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KDE Manifesto: There and Back Again

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KDE

The KDE Manifesto is almost one year old now... That prompts the obvious question of "Did it have any effect?" And good news, yes it did, so all that work wasn't for nothing! More seriously the most obvious effect is the fact that we got some new projects joining our community; projects that already existed outside of KDE. We're not talking about dozens of them, more likely three or four, which over a year is not too bad. It also had a less obvious effect toward projects which were already part of the community or perceived as such, it prompted them to get closer to the rest of the community. In both cases, it gives me great hopes. Indeed, those people joining or getting closer are the living proof that our community and its values are attractive.

Now of course, we risk becoming lazy and stopping here. Maybe just adjust the manifesto a bit here and there, roll out updates to it and done... I think that would be sad, and for the past year I've been taking a step back from the manifesto trying to connect the dots and see where past events could lead us. I think that now I've a theory worth sharing.

rest here




Also: Akademy 2013 is on
And: Akademy 2013 Day 1 in Photos

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today's leftovers

Leftovers: Software

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    China-based Linux distro Deepin has shown off its all-new desktop file manager. And to say it's pretty is an understatement.
  • GRadio Lets You Find, Listen to Radio Stations from the Ubuntu Desktop
    Love to listen to the radio? My ol’ pal Lolly did. But let’s say you want to listen to the radio on Ubuntu. How do you do it? Well, the Ubuntu Software centre should always be the first dial you try, but you’ll need to sift through a load of static to find a decent app.
  • Reprotest 0.2 released, with virtualization support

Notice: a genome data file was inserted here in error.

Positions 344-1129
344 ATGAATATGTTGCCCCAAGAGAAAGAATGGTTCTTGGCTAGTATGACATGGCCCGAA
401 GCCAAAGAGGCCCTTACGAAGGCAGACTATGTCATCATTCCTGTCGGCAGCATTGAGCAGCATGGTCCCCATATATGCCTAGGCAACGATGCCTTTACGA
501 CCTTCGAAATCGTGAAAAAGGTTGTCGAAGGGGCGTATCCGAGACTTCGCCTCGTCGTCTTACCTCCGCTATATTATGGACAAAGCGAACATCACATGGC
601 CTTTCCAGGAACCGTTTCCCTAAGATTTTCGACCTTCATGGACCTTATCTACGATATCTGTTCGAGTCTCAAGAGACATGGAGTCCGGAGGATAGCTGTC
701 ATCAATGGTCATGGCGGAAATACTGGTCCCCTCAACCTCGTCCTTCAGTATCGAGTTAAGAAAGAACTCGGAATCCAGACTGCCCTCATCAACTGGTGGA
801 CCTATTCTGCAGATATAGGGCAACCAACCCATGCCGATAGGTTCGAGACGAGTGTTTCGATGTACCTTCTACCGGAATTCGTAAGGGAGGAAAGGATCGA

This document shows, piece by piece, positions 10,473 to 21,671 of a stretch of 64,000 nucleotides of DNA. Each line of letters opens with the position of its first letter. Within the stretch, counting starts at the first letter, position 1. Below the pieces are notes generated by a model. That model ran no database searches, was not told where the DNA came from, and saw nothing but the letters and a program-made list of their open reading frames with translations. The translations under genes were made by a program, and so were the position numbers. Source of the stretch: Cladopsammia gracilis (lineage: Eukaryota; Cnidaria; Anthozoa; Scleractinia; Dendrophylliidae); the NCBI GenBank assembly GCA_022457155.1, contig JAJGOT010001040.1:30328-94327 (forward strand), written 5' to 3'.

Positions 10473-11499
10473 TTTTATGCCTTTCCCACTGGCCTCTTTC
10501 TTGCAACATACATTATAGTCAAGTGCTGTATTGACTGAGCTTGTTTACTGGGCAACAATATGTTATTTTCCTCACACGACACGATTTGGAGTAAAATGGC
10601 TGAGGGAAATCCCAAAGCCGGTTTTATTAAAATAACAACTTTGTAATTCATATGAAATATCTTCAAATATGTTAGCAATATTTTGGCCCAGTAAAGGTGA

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  • Calibre 2.63.0 eBook Converter and Viewer Adds Unicode 9.0 Support, Bugfixes
    Kovid Goyal has released yet another maintenance update for his popular, open-source, free, and cross-platform Calibre ebook library management software, version 2.63.0. Calibre 2.63.0 arrives two weeks after the release of the previous maintenance update, Calibre 2.62.0, which introduced support for the new Kindle Oasis ebook reader from Amazon, as well as reading and writing of EPUB 3 metadata. Unfortunately, there aren't many interesting features added in the Calibre 2.63.0 release, except for the implementation of Unicode 9.0 support in the regex engine of the Edit Book feature that lets users edit books that contain characters encoded with the recently released Unicode 9.0 standard.
  • Mozilla Delivers Improved User Experience in Firefox for iOS
    When we rolled out Firefox for iOS late last year, we got a tremendous response and millions of downloads. Lots of Firefox users were ecstatic they could use the browser they love on the iPhone or iPad they had chosen. Today, we’re thrilled to release some big improvements to Firefox for iOS. These improvements will give users more speed, flexibility and choice, three things we care deeply about.
  • LibreOffice 5.2 Is Being Released Next Wednesday
    One week from today will mark the release of LibreOffice 5.2 as the open-source office suite's latest major update. LibreOffice 5.2 features a new (optional) single toolbar mode, bookmark improvements. new Calc spreadsheet functions (including forecasting functions), support for signature descriptions, support for OOXML signature import/export, and a wealth of other updates. There are also GTK3 user-interface improvements, OpenGL rendering improvements, multi-threaded 3D rendering, faster rendering, and more.
  • Blackmagic Design Finally Introduces Fusion 8 For Linux
  • Why Microsoft’s revival of Skype for Linux is a big deal [Ed: This article is nonsense right from the headline. Web client is not Linux support. And it's spyware (centralised too).]

today's howtos